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Williams amplifies gender advocacy efforts in Nigeria, other African countries

By Guardian Nigeria
23 November 2022   |   2:05 am
The complex interplay of social, economic and structural drivers, including poverty, gender inequality, unequal power relationship, gender-based violence, social isolation...

The complex interplay of social, economic and structural drivers, including poverty, gender inequality, unequal power relationship, gender-based violence, social isolation and limited access to schooling increase the vulnerability of women and girls.

Furthermore, these factors deprive them of voice and the ability to make decisions regarding their lives, reduce their ability to access services that meet their needs, increase their risks of violence or other harmful practices, and hamper their ability to mitigate the impact they on women and girl-child.

On this premise and in commemoration of International Day of the Girl Child, media entrepreneur, author and chairman of the AW Network, Adebola Williams, re-echoed call to stepped up efforts at advancing the course of women and the girl child in Africa by embarking on a series of female gender-focused activities throughout the month of October.

Starting from Nigeria, Williams organised a private screening of the blockbuster movie, ‘Woman King’, hosting the Consul General of France, Laurence Monmayrant, with girls from 10 selected schools across Lagos.

Starring African-American actress, Viola Davies, the historical epic film highlights the gallantry and exploits of inspired and empowered African women.

“The world always tells women who they can be; it always wants to control women. It is, therefore, important that we have stories and symbols that show what you can become,” Williams said while speaking at the screening.

The media entrepreneur also gifted the girls copies of his riveting book ‘African Power Girls’ courtesy of Schlumberger, Platform Capital and Knorr Nigeria.

According to the co-founder of RED|Africa, the book inspires and empower a new generation of young girls.

“The reason why I wrote this book and the reason why I have shown you this film today is that I want you all to know that there is something great in you, and if you can express it, you will be a true African Power Girl,” he said.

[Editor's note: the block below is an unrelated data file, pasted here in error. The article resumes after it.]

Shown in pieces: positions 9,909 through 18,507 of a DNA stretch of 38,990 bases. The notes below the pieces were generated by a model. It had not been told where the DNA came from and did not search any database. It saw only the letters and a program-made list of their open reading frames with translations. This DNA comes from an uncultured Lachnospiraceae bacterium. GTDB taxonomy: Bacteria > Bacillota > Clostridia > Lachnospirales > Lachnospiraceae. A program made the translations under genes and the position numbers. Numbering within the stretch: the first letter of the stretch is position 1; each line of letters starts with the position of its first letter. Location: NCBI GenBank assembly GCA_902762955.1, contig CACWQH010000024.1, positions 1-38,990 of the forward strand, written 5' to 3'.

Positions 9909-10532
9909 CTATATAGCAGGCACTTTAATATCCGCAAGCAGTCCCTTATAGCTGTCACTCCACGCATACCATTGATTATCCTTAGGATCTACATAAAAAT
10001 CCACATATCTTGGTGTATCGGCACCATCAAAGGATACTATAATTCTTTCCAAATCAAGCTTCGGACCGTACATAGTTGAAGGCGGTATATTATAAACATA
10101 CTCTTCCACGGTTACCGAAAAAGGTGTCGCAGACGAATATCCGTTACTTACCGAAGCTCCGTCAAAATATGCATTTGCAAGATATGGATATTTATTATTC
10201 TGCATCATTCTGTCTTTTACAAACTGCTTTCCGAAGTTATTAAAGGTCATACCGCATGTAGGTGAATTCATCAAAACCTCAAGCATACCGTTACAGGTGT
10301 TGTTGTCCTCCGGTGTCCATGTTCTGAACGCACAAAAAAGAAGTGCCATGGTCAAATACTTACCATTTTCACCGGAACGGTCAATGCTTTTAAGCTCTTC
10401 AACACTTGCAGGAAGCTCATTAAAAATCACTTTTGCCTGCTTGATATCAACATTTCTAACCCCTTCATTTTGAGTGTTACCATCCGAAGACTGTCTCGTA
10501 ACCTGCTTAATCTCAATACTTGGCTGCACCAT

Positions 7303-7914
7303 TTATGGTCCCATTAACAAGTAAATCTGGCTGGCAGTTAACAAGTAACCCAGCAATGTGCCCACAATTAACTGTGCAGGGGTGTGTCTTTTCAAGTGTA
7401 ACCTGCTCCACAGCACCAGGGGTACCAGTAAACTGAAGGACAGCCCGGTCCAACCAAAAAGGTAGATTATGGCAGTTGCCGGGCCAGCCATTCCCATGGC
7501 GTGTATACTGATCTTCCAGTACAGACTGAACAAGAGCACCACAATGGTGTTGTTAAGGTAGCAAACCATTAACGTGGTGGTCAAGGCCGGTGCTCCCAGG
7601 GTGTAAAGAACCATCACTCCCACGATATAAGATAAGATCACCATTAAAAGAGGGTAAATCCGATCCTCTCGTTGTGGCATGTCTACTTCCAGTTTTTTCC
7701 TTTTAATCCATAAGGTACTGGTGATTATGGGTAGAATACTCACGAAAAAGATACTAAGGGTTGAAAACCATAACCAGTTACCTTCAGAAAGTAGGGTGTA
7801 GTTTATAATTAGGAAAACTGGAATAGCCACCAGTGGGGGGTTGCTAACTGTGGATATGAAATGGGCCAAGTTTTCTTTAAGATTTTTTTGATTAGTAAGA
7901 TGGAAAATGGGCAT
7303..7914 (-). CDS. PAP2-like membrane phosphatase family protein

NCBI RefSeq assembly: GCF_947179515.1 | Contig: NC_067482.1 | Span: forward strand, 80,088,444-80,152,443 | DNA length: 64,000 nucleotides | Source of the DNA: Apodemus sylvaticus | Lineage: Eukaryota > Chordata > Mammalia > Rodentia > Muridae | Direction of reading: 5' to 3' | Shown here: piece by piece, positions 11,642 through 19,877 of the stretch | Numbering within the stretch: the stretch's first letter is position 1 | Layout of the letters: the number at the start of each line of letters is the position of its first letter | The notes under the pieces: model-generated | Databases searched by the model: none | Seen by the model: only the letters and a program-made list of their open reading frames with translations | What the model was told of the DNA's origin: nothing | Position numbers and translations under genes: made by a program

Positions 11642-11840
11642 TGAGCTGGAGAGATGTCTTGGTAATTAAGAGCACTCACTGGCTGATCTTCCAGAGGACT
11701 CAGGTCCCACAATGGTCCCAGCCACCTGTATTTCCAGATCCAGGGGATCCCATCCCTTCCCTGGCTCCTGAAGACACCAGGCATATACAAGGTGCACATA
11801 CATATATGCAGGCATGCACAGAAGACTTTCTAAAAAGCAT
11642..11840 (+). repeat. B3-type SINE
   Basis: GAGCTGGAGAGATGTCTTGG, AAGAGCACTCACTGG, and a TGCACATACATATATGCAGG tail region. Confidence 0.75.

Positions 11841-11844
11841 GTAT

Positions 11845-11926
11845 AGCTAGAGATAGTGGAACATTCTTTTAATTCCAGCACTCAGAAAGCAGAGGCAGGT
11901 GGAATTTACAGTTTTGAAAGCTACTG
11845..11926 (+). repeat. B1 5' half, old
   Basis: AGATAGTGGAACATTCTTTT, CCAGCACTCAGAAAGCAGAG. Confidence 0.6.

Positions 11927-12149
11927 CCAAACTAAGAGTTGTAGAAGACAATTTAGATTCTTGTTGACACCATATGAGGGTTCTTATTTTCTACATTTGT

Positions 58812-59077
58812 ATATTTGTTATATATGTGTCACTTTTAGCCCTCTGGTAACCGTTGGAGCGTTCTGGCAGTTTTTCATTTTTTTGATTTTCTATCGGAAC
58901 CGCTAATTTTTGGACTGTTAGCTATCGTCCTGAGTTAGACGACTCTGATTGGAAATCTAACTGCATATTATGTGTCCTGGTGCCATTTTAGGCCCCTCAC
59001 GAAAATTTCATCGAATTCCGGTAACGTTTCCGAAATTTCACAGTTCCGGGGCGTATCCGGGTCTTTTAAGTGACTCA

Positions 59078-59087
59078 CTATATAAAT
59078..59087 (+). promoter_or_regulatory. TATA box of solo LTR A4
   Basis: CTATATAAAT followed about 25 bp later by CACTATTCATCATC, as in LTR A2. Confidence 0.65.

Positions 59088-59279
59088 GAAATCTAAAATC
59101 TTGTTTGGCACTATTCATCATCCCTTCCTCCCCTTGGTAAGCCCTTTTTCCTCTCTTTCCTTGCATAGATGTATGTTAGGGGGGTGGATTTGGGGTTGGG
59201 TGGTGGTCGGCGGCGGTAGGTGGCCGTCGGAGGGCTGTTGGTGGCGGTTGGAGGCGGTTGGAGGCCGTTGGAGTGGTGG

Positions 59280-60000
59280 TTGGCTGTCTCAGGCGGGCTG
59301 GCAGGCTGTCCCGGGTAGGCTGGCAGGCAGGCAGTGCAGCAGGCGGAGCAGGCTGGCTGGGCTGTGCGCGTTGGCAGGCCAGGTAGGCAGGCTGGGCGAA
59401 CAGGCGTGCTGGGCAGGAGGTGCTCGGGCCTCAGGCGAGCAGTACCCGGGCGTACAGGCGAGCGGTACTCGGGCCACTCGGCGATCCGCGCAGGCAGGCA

Further emphasizing the message, Williams spoke at the 2022 African Philanthropy Forum Conference in Kigali, Rwanda. Leading the charge at the Forum, he listed ways men can help close the gender gap while further highlighting the power of storytelling.

“I am used to (seeing) a world where people tell women what they can be and cannot be. People tell women what they should and cannot do. And I realised that it comes from a lack of knowledge, we must do more to tell the glorious tales of women. What society glorifies multiplies.

“We must amplify these stories that litter our history and daily existence to correct these anomalies in the perception of women,” Williams stated.

Highlighting the role men have to play in advancing the cause of women and girls around the world, Williams said that they need to be bold with their support for women, give women credit for their work, model the balanced world they want to see at home for their children (boys and girls) and demand for women inclusion whenever they see odd setups from boards to councils and posters for events and meetings.

In another session with students of the African Leadership University, Kigali Campus, the advocate for youth empowerment and good governance highlighted several ways young women can build the equitable world they wish to see. He underscored the need to navigate stereotypes and ceilings through robust, knowledge-driven conversations.

At a separate engagement in Casablanca, Morocco, Williams engaged fellow Choiseul Laureates at the Choiseul Africa Business Forum on closing the gender gap in all their areas of influence. He also secured partnerships to amplify his book’s poignant message.

He stated that there is plan in the pipeline to produce animations, movies and other forms of storytelling that will radically push the message of equality and woman-power.

Furthermore, Williams hinted that strategic partnerships are being finalised to translate these modes of storytelling into other major languages, including French and Swahili, to achieve a wider continental spread.

Pushing forward with efforts to advance opportunities for women and girls, he ensures the African Power Girls book travels around the continent. In his outreach in Liberia, the UN Women’s Country Head, Comfort Lamptey, joined the country’s Vice President, Jewel Taylor, and First Lady, Clar Weah, to lead and engage young girls in reading the book.

In Botswana, Williams commemorated the International Day of the Girl Child in an outreach led by Botswana’s former minister and UN High-Level Climate Change champion, Bogolo Joy Kenewendo.

The co-founder of The Future Africa Awards (TFAA), believes that giving attention to women worldwide – especially on the African continent, where there is widespread discrimination, oppression, and abuse – will go a long way in accelerating global growth and development.

On this premise, the motivational speaker has chosen to dedicate considerable efforts to sensitise people on the imperatives of raising the next generation of #AfricanPowerGirls using the power of storytelling.

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